|Birth: ||Aug. 15, 1920|
|Death: ||Jun. 9, 1944, Turks And Caicos Islands|
To visit Sgt Cook's cenotaph in his family's plot in Kansas, USA, click on the link below.
SGT. JAMES E. COOK
THE IOLA REGISTER, IOLA, KANSAS, FRIDAY EVENING, JUNE 23, 1944, FRONT PAGE
SGT. "JIMMIE" COOK MISSING IN ACTION
Mr. and Mrs. Gene Cook were notified yesterday afternoon that their son, Jimmie, (Sgt. James E. Cook) has been reported missing in action following a bombing raid over Truk.
The telegram from the adjutant general read as follows: "The Secretary of War desires me to express his deep regret that your son has been reported missing in action over Truk Island, June 9, 1944. If further details or information are received you will be promptly notified."
Sgt. Cook enlisted in the Air Corps in May, 1942, while he was a pre-medic student at Kansas University and was called to active duty in November. Following his basic training he was assigned to the intelligence department of the Army Air Corps.
He was sent overseas last October and for a number of months has been acting as an aerial photographer on a B-24 bomber. It is the duty of the photographer, who is stationed in the tail of the bomber, to take pictures of the targets being bombed.
These films show the damage done to the targets, the topographic features of the surrounding territory, location of buildings, etc. They have proved to be of great value in planning raids.
Jimmie Cook has a wide circle of friends in Iola, having attended both grade and high school here. He was in his fourth year of college when he enlisted. His father is owner of Cook's Drug store.
Jimmie is a member of the 5th Heavy Bomber Group, 13th Air Task Force, stationed on the Admiralty Islands.
THE IOLA REGISTER, IOLA, KANSAS, SATURDAY EVENING, MARCH 10, 1945, FRONT PAGE
SGT. JAMES E. COOK GIVEN SECOND AIR MEDAL
An Oak Leaf cluster, symbolic of a second award of the Air Medal, has been awarded to Sgt. James E. Cook, who was reported missing in action over Truk last June 9. He is the son of Mr. and Mrs. Gene Cook.
The citation accompanying the award reads as follows: "For meritorious achievement while participating in sustained operational missions in the Southwest Pacific area from May 24, 1944, to June 3, 1944, during which hostile contact was probable and expected. These operations consisted of bombing missions against enemy airdromes and installations and attacks on enemy naval vessels and shipping. The courage and devotion to duty displayed during these flights are worthy of commendation."
Sgt. Cook won the Air Medal for similar combat missions during the period from May 13 to May 19. His flight log, now in the possession of his parents, reveals that he engaged in 125 hours of combat flying during the period from May 13 to June 9 when he took part in the raid upon Truk from which he has not returned.
THE IOLA REGISTER, IOLA, KANSAS, FRIDAY EVENING, JUNE 15, 1945, FRONT PAGE
STILL A CHANCE SGT. JIM COOK MAY BE FOUND
Gene Cook received notice from the war department today that his son, Sgt. James E. Cook, who was reported missing in action in the vicinity of Truk island in the Pacific on June 9, 1944, is continuing to be carried on the war department records as missing in action.
This determination was made by the war department in compliance with the law which provides that a "review and determination of status" be made in the case of each person who has been missing in action for 12 months.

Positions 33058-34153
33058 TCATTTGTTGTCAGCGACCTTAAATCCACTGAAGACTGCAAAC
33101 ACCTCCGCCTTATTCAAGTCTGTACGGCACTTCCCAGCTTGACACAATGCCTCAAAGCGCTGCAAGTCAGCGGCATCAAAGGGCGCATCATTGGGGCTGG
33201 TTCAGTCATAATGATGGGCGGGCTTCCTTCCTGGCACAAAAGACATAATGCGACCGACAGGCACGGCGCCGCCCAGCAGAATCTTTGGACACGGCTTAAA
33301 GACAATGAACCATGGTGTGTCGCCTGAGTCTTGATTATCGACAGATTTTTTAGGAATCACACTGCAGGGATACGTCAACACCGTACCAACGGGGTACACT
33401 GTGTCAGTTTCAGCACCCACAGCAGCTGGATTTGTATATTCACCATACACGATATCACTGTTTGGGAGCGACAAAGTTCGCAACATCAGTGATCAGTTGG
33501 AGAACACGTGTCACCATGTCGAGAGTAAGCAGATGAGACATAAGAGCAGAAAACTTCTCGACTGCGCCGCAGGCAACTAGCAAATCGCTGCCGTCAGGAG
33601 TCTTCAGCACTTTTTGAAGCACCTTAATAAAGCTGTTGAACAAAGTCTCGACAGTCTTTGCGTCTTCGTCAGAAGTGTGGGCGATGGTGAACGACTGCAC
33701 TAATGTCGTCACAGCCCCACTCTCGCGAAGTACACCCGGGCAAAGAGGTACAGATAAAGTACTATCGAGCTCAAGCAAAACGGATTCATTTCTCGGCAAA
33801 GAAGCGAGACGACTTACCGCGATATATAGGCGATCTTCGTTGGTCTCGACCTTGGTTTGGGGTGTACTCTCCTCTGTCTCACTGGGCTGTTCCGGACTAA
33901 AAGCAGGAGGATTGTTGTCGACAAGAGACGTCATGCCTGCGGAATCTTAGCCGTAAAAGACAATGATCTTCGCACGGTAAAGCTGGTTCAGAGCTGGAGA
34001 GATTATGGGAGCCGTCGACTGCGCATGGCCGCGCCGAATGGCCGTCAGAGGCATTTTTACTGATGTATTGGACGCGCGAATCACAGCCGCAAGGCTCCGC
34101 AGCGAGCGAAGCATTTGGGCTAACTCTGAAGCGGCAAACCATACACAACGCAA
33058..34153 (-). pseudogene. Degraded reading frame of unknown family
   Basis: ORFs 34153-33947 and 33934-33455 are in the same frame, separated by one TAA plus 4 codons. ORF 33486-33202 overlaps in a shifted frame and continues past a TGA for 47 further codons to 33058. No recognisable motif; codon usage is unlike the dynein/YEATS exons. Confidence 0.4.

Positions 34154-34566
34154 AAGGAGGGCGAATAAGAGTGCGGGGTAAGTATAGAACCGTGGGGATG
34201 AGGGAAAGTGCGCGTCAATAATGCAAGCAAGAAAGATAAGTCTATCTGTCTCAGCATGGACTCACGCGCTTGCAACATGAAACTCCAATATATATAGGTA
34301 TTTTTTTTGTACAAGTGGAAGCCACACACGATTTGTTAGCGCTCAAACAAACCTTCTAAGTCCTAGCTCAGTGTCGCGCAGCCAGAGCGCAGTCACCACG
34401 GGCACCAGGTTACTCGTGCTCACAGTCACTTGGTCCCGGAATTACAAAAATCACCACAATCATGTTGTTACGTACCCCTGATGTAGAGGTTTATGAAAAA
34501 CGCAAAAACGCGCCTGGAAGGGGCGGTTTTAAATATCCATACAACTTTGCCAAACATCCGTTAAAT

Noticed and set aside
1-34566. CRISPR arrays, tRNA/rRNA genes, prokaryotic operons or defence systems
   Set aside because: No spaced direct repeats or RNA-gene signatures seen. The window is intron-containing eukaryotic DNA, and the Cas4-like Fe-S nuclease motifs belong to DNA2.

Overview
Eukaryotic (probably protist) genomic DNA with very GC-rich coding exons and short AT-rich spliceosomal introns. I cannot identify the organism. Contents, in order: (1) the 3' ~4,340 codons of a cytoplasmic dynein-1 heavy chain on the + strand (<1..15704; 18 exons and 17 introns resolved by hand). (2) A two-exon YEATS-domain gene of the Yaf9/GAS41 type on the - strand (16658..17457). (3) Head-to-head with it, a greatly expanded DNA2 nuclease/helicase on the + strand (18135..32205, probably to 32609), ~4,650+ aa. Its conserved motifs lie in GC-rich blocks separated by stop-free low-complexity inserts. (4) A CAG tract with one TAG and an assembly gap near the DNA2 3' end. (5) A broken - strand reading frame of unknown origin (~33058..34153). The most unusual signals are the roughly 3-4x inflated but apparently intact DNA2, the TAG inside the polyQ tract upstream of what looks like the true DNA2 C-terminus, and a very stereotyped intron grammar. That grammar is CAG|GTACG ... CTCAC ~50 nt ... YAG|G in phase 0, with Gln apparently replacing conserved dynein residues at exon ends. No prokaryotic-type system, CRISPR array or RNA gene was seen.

A letter received by Mr. Cook from Representative E.P. Scrivner explains:
"This means that the department's information is inconclusive and that it is still considered possible for him (Sgt. Cook) to have been rescued and captured without having been reported a prisoner, or to have found refuge on some remote island...Some day it will be possible to check those islands. It may then develop what has happened."
THE IOLA REGISTER, IOLA, KANSAS, MONDAY EVENING, FEBRUARY 18, 1946, FRONT PAGE
ABANDON HOPE FOR JIM COOK
Mr. and Mrs. E.B. Cook have received word from the adjutant general that their son, Sgt. James Cook, missing in action since June 9, 1944, must now be presumed dead.
Sgt. Cook, a crew member of a B-24 bomber, was participating in an attack on one of the islands in the Truk group when his formation ran into heavy anti-aircraft fire. As the planes were dropping their bombs, Sgt. Cook's plane was seen to fall behind, and all the planes in the formation were attacked by enemy fighters. All efforts to contact his plane failed, and no trace of Sgt. Cook has been found since that time.
Jimmy Cook, a popular Iola youth, enlisted in the US Army Air Corps in May, 1942, while a pre-medic student at K.U. he was assigned to the intelligence branch of the air corps, and was serving as a photographer in a squadron based on the Admiralty islands when he was lost. Previous to his final mission, he had won the Air Medal, with one oak leaf cluster.
Maj. Gen. Edward F. Witsell, adjutant general to the army, in the letter to Mr. and Mrs. Cook, wrote:
"I regret the necessity for this message but trust that the ending of a long period of uncertainty may give at least some small measure of consolation. An appraisal of the sacrifice made by your son in the service of his country compels in us feelings of humility and respect. May Providence grant a measure of relief from the anguish and anxiety you have experienced during these many months."
All of the above newspaper notices were contributed by F.A.G. member Eric Ackerman firstname.lastname@example.org on Dec. 13, 2013. Mr. Ackerman is researching KU Faculty, Students and Staff who died during World War II. James' name is on the KU Memorial Campanile and Carillon.
Note: Entered the service from Kansas.
Manila American Cemetery and Memorial
National Capital Region, Philippines
Maintained by: TiogaRose
Originally Created by: CWGC/ABMC
Record added: Aug 08, 2010
Find A Grave Memorial# 56759607
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